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August 12, 2000
Karnataka tries to prove sincerity to Veerappan
Fakir Chand in Bangalore
The Karnataka Government will send proof of response to 10 demands of bandit king Veerappan through emissary R R Gopal by Monday, for the early release of Kannada film star Dr Rajakumar and three other hostages.
The Kannada thespian is being held captive, along with three others, by the outlaw in the Satymangalam forest range for 13 days.
On his return from Madras, state Chief Minister S M Krishna announced that his government was collecting and compiling notifications, orders and relevant documents in support of its response to each demand and as concrete proof of accepting them, with facts and figures.
"Though the second Saturday is a government holiday, officials are working overtime to compile all relevant information for handing over them to Gopal by August 14, so that he can proceed to the jungle and convince Veerappan of the state's sincerity in fulfilling his demands," the chief minister stated.
Krishna sought the people's co-operation, especially millions of Dr Rajakumar's fans, in resolving the crisis by remaining calm and maintaining peace, as they have been doing during the last fortnight.
"I appeal to all for bearing with the government and appreciate the inherent constraints of the state in such a delicate and sensitive operation as the situation continues to be critical."
The neighbouring states of Karnataka and Tamil Nadu are collecting material to substantiate their responses to Veerappan's demands and the clarifications or proof of acting on them as he had sought in the video-cassette sent through Gopal.
On Veerappan's third demand for second official language status to Tamil in Karnataka, equal opportunities to Tamils in education and employment and all official orders should be issued in Tamil, Krishna said he had already clarified to Veerappan that the state government could not act on this demand in toto, as there was no provision, in the light of a central government order.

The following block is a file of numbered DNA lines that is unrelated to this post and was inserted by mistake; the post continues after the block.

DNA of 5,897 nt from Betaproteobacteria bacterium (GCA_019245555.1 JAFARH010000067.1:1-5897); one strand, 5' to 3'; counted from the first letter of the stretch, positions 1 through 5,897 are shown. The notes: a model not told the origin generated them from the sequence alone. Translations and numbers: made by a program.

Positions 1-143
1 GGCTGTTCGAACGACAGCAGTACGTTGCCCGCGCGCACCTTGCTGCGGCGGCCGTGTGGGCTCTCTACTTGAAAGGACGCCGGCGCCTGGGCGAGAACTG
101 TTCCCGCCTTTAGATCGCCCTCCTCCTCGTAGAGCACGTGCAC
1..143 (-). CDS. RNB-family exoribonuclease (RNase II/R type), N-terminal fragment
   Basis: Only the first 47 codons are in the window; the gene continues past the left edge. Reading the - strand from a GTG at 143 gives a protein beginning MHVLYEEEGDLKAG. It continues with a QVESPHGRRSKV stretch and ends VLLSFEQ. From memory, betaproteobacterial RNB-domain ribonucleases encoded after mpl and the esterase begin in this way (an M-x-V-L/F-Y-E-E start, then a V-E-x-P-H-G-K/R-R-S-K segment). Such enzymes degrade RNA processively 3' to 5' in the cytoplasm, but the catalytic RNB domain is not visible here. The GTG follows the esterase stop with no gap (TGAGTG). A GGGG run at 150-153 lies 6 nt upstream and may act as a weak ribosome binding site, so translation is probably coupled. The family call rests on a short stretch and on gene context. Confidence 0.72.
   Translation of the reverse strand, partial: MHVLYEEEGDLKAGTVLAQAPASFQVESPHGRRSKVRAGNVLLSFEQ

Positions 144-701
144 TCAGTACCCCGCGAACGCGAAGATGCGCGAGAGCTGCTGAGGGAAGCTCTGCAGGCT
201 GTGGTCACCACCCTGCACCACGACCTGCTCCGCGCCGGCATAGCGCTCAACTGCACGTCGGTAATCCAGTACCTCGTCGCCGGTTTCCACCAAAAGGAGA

Tamils constitute the second largest segment in the state, next to Kannadigas.
"The Government of India's orders on recruitment and linguistic polices are common to all states. While we appreciate Veerappan's concern for the welfare of Tamils in Karnataka, what he is asking for is beyond our ambit, just as it would be impossible for Tamil Nadu to declare Kannada as the second language."
On the Cauvery river water dispute, Krishna disclosed that both governments had clarified to Veerappan that it was beyond their ambit, as the Centre had set up the Cauvery River Water Authority with the prime minister as its chairman, to implement the interim order of the Cauvery Tribunal, in conformity with Supreme Court directions.
"The issue of referring the dispute to the International Court of Justice at The Hague does not rise as it only deals with disputes arising between or among countries and not between two states within a country, and that too disputes involving only international rivers."
In response to Veerappan's demand to release all 51 detenues in a Mysore jail under the Terrorist and Disruptive Activities (Prevention) Act, Krishna said the fugitive was being convinced with legal evidence, to prove the state government's efforts during the last one week in securing bail for them from the sessions court in Mysore for setting them free.
In pursuit of the government's response to Veerappan on August 6-7, the state public prosecutor had petitioned the Mysore court on August 8 to drop all charges against them. Objections were filed on August 10 and the cases came for hearing the next day. The court has now adjourned them to August 14.
After charges under TADA are dropped, the court can consider the bail applications moved by the accused. ''We are hopeful that the court will take into consideration their long detention in jails and grant them bail, since the Act is no longer on the statute. Everything possible is being done by the state, with speed and alacrity, to secure Rajakumar's release at the earliest," Krishna claimed.
On whether there was uncertainty on the release of the hostages, Krishna replied, "Hopes of getting them back are very much alive."
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